This concert began with that rare thing in the Barbican Hall – a true pianissimo, as the cellos emerged from the threshold of audibility, their bow movements seen fractionally before they were heard, to open Peteris Vasks’s Cantabile for Strings of 1979. The magic continued for the rest of this iridescent eight minute work, from its unison opening passages, through the elaboration of its dense and glowing polyphony, with soaring and shining melodic lines. Vasks saw it as a hymn to nature, but its ecstatic quality was more spiritual than pastoral, and the BBC Symphony Orchestra’s string section was on glowing form throughout.

Helen Vollam performs Gavin Higgins' <i>The Book of Miracles</i> © BBC | Mark Allan
Helen Vollam performs Gavin Higgins' The Book of Miracles
© BBC | Mark Allan

The BBCSO has commissioned a series of concertos for its principals, and launching these was the premiere of a new Trombone Concerto from young British composer Gavin Higgins, a rising star who also has a Royal Opera House premiere this month. The work’s title is The Book of Miracles in reference to a recently discovered 16th-century German manuscript containing biblical stories and filled with images of miraculous signs and natural catastrophes. Thus the work has four sections entitled Comet, Parhelia, Eclipse (cadenza) and Revelation.

I haven’t heard a live performance of a concerto for this instrument before, so I mused what the piece might be like. I assumed the orchestration would recall Mahler’s Fourth Symphony, quite large, nothing exotic, and above all no trombones. I’ll spare you the rest, for right there is why Higgins is an established high-profile composer, and I am a mere commentator. Not only does he have quite an exotic orchestral line up, but one with trombones, which feature in some of the most striking moments. Especially attractive was a compelling moment in the first movement of conversation between the orchestral trombones and the soloist – or of colloquy maybe, in the sense of a gathering of the like-minded for religious debate, given the Book of Miracles origin. For all the portentousness that suggests, Higgins never forgets that the concerto form has a playful element, at least some of the time in a fascinating work which has plenty of variety within its sense of unity.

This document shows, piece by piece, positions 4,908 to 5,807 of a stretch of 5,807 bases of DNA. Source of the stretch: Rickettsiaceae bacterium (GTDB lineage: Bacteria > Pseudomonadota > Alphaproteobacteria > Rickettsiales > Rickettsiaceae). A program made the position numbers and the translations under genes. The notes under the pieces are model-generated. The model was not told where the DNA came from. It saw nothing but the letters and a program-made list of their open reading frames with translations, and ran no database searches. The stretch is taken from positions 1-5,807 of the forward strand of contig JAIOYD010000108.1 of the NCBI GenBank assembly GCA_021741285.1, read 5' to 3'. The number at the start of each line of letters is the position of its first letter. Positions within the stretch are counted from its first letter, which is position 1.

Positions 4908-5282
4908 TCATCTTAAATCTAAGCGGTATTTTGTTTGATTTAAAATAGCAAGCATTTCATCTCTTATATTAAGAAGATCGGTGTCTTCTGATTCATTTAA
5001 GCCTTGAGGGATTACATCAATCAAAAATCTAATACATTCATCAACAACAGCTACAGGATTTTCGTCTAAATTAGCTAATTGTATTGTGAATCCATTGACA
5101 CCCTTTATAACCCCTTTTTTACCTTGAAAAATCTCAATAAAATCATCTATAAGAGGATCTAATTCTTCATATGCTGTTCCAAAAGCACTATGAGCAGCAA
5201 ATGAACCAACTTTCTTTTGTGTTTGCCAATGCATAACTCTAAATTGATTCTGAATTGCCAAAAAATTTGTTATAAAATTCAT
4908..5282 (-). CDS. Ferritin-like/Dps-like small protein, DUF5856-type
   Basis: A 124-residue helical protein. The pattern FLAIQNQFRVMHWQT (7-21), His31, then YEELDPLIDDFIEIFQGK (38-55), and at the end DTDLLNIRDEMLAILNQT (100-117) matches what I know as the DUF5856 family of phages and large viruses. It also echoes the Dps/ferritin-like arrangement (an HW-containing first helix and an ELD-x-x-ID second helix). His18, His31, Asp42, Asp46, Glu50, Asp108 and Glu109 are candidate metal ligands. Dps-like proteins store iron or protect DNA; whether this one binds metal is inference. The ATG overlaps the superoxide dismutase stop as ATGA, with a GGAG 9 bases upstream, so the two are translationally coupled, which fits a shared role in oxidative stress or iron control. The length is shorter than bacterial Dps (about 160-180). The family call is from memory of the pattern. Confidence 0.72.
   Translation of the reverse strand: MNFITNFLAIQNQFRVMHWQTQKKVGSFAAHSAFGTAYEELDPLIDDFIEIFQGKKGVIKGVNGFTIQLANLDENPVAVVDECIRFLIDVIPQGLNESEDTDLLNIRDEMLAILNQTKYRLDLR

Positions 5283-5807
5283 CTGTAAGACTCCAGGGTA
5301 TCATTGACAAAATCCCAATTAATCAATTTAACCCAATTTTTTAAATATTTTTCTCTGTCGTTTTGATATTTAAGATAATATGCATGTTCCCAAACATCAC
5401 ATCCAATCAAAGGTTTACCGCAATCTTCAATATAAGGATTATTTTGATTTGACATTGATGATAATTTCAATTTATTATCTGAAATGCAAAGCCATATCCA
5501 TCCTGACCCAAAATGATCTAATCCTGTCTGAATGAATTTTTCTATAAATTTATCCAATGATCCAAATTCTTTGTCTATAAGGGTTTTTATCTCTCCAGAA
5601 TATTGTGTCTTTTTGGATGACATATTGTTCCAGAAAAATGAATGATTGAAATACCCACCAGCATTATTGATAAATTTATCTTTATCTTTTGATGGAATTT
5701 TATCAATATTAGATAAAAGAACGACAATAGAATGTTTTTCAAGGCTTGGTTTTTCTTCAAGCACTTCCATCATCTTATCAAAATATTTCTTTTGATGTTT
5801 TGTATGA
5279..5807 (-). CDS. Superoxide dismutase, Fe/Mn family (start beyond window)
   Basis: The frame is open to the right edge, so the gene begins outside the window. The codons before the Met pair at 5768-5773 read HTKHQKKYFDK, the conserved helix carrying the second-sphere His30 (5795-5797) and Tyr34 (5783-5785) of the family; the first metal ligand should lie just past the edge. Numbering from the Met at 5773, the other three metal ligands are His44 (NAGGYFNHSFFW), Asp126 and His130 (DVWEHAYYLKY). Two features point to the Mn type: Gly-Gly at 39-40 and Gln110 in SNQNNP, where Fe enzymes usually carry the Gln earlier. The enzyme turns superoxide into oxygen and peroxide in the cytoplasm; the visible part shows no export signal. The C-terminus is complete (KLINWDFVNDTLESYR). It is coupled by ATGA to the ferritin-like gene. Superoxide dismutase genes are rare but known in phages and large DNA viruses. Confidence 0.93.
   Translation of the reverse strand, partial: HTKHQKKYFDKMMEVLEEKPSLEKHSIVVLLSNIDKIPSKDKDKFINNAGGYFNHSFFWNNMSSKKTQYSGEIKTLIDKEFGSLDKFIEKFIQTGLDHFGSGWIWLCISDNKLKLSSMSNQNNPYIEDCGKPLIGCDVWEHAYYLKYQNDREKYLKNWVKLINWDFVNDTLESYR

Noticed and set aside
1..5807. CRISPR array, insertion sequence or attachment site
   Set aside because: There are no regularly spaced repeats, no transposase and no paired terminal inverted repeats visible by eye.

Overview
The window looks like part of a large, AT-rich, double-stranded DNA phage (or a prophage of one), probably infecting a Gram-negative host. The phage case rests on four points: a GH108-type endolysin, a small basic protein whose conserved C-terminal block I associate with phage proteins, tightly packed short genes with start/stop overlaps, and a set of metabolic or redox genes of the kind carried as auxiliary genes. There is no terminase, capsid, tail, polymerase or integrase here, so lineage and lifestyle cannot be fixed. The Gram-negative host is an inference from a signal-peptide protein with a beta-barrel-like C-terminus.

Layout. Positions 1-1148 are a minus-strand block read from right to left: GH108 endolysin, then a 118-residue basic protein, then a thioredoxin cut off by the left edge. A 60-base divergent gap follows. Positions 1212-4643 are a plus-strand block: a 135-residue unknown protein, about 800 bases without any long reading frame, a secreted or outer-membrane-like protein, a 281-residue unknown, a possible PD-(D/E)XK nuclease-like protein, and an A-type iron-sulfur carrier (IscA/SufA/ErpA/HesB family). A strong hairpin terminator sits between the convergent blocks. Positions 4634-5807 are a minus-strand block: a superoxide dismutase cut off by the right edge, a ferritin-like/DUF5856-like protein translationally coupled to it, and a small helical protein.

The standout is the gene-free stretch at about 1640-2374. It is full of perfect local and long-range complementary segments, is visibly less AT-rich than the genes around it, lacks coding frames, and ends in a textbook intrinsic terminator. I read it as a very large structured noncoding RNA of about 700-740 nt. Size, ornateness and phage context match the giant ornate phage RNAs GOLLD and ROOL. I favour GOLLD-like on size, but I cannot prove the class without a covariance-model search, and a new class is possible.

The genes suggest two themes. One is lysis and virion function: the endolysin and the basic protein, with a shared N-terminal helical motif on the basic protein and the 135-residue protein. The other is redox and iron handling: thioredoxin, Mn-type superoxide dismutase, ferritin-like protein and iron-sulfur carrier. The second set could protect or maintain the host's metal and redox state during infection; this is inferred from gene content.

The orchestral writing is often striking, literally so in the use of ringing metallic percussion. The solo part, often stentorian and declamatory as we expect from a trombone, was also lyrical, and virtuosic in its frequent demands for flexibility and fun (lip trills, glissandi). It never became high-wire act virtuosity, perhaps because Helen Vollam’s amazing playing seemed to make light of any difficulties. Her orchestral colleagues were enthusiastic in their welcome before she had played a note, and more so after the performance. As was a supporters’ club of about a dozen (friends and family?) who leapt to their feet. That supporters’ club increased its membership a hundredfold last night.

Shostakovich had completed two of the three movements of his Fourth Symphony in 1936 when the notorious Pravda article appeared condemning his opera, Lady Macbeth of Mtsensk, initiating the crackdown against such nasty modernism in Soviet art. Pausing only to pack the suitcase for Siberia, the composer completed that last movement, but the premiere was postponed – for 25 years.

The Fourth is often a favourite of Shostakovich lovers, for it contains some of his best music, which is not quite the same as saying it his best symphony. It his most Mahlerian work, but the many marvellous episodes never quite cohere with the sort of narrative inevitability of his Austrian predecessor. It must be a challenge for the conductor to pace each section, transition between them, grade the dynamics and mould the phrasing, all in a way which holds the audience’s attention over its 65 minutes.

Alexander Vedernikov was expert in marshalling his army of players – 125 of them are nominally required, and Klemperer was given a sharp reply when he asked the composer if he could use four flutes not six. The early quieter sections in the first movement sometimes saw the tension sag, though that might have been the effect of the conductor sometimes having his head in the score. For the most part the work had its invariable gripping and eventually shattering impact. There were several climaxes that became an apocalyptic assault on the audience, exaggerated by the hardening effect of the Barbican acoustic. This is part of the work’s aesthetic, so there is no point in holding back, and Vedernikov didn’t. But many quieter lyrical episodes made their mark too, especially those for the wonderful solo bassoon of Nina Ashton, and the waltz passage for the strings in the finale. The short Scherzo, a quite perfect movement, was perfectly performed, right up to that intriguing ‘tick-tock’ percussion coda which would reappear in the Second Cello Concerto and the Fifteenth symphony. Each movement ends quietly in fact, the last the most enigmatic of them all.